Then on Friday I was contacting an intersection, when I saw this Taiwanese guy with a dog on his scooter, so I decided to go talk to him. I said, "Hey, Li hou!" ("Hello!"), but he didn't look at me. So I said, "Ni de gou, hao piao liang." ("Your dog is beautiful.") 

Suddenly he just rounded on me and said, in perfect English, "Look, what you're doing here is dangerous and irresponsible! Get off the road, you're endangering people's lives! Oh, and by the way, back **** off."

I was shocked. Dude, the guy wasn't supposed to be able to speak English, and here he is going out of his way to tell me in my native tongue to "back **** off." I said to him, "Do you know why we go on missions?"

"I don't care about your stupid mission. I care about people's safety."

I just looked at him and said, "I care about your spiritual safety, my friend." But he didn't seem to like that answer. And then the light turned green, and away he flew, revving his little scooter engine angrily.

And then we knocked on the door of a mid-twenties girl named Penny on Sunday. The contact seemed to go well: she showed interest in our English class and seemed fine with having the sisters visit her sometime. We swapped contact information, and afterwards walked a little bit up the street to write down her address. But then she came outside after a couple minutes and started talking to us again. Elder Jensen and I, sensing a problem, told her we needed to leave and biked off to a faraway location. About an hour later, we get a call on our cell phone from a woman asking for "Ge Zhang Lao" (me). We asked her who she was, but didn't tell us until we had asked the question several times. When we found out it was Penny, we kindly told her we couldn't talk and hung up. Thus followed some text messages from her. Oh boy. We asked the sisters to call her and tell her that we don't date while we are on missions. That seemed to have done the trick!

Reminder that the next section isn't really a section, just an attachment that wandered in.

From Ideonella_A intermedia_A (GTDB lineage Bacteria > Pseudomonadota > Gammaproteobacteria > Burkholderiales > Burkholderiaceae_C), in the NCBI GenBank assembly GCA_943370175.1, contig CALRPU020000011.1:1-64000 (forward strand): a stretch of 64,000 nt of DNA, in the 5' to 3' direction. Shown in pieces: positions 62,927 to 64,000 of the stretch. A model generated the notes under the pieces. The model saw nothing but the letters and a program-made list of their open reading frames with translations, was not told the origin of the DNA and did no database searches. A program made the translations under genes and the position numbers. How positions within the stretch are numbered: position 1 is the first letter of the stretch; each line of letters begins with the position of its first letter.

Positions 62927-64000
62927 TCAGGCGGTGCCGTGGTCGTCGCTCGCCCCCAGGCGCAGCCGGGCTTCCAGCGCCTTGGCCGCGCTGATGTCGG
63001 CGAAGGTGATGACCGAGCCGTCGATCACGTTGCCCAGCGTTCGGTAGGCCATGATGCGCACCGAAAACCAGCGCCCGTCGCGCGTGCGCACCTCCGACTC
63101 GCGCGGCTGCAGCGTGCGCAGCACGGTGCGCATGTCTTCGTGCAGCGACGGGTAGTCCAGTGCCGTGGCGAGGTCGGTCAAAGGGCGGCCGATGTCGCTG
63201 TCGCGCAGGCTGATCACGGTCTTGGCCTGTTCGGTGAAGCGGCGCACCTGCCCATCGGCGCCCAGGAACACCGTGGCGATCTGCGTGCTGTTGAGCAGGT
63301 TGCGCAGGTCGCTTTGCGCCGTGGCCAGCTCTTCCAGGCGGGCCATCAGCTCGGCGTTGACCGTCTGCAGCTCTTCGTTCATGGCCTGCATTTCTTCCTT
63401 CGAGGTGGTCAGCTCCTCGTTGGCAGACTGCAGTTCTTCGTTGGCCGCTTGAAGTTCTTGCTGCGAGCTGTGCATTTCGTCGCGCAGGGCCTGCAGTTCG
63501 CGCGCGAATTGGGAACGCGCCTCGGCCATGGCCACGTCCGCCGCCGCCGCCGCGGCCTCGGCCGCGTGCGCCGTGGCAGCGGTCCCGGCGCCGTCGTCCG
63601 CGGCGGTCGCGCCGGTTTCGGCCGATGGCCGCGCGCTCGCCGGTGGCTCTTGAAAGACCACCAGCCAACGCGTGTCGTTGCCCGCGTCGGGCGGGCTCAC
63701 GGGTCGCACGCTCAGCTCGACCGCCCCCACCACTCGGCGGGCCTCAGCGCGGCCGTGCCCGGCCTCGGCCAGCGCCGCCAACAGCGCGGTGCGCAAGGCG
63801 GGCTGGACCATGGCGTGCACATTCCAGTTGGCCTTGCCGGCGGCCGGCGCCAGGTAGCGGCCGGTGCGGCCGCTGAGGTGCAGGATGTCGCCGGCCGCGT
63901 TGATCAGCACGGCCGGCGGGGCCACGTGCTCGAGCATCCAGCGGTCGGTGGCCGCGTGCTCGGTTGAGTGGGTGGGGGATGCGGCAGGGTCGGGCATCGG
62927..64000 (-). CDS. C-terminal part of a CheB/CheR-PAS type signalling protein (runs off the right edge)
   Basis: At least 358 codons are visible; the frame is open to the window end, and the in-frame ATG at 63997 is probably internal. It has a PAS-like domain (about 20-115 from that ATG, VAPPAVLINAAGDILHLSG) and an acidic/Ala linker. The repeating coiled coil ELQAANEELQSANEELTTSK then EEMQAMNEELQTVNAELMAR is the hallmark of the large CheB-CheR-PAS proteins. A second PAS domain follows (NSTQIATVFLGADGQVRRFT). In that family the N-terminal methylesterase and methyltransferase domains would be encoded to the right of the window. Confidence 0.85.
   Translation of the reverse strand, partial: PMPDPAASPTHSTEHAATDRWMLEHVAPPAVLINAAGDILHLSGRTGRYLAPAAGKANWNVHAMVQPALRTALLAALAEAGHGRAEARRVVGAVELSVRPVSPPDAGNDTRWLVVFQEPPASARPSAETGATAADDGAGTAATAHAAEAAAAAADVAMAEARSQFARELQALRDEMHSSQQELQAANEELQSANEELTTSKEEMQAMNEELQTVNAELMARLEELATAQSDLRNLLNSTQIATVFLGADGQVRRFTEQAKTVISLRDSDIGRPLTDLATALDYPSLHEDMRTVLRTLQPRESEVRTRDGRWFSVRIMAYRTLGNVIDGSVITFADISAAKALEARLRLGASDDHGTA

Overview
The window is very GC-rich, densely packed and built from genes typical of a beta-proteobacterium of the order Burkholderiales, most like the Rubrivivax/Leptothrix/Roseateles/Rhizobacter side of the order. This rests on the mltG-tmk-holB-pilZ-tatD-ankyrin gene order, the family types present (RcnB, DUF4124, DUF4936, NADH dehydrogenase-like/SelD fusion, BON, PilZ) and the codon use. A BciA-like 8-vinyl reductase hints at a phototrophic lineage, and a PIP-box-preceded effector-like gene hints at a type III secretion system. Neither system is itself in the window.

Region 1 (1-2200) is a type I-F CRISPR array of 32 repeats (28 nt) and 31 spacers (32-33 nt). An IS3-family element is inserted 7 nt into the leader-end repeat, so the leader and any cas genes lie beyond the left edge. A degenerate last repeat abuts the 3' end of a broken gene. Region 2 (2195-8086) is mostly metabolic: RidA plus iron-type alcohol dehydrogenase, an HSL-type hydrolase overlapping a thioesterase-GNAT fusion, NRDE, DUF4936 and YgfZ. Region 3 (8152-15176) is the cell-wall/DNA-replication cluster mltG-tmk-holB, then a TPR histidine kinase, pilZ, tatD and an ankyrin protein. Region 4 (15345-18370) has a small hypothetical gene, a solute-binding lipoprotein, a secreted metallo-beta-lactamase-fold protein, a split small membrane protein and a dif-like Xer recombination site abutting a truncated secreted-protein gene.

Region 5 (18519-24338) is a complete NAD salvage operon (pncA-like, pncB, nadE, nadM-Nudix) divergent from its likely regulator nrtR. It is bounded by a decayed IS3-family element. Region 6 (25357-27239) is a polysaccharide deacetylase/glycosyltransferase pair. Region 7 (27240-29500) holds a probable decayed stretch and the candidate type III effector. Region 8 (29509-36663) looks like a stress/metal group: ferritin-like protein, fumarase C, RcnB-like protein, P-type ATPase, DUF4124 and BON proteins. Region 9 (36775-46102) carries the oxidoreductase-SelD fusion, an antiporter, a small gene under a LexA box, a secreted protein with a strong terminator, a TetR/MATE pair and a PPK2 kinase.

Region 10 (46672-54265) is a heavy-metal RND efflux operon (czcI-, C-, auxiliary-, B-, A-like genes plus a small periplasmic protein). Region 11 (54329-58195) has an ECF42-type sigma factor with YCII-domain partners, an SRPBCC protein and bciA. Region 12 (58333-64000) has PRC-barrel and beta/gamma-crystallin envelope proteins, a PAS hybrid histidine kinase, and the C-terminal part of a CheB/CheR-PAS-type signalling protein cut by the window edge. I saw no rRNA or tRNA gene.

...When I imagined the hard stuff that I would face on a mission, I pictured getting doors slammed in my face. As it turns out, missions are a lot more crazy and intense!

By the way, in English, we often use the word "maw", as in: "The boss mawed out his disobedient employee." "Maw" is actually derived from Mandarin Chinese. There is a popular tongue twister that Chinese kids say, where the last line says, "ma1 ma1 ma4 ma3", or "Mother scolds the horse." The "ma" with the falling tone (signified by the "4") means "to scold".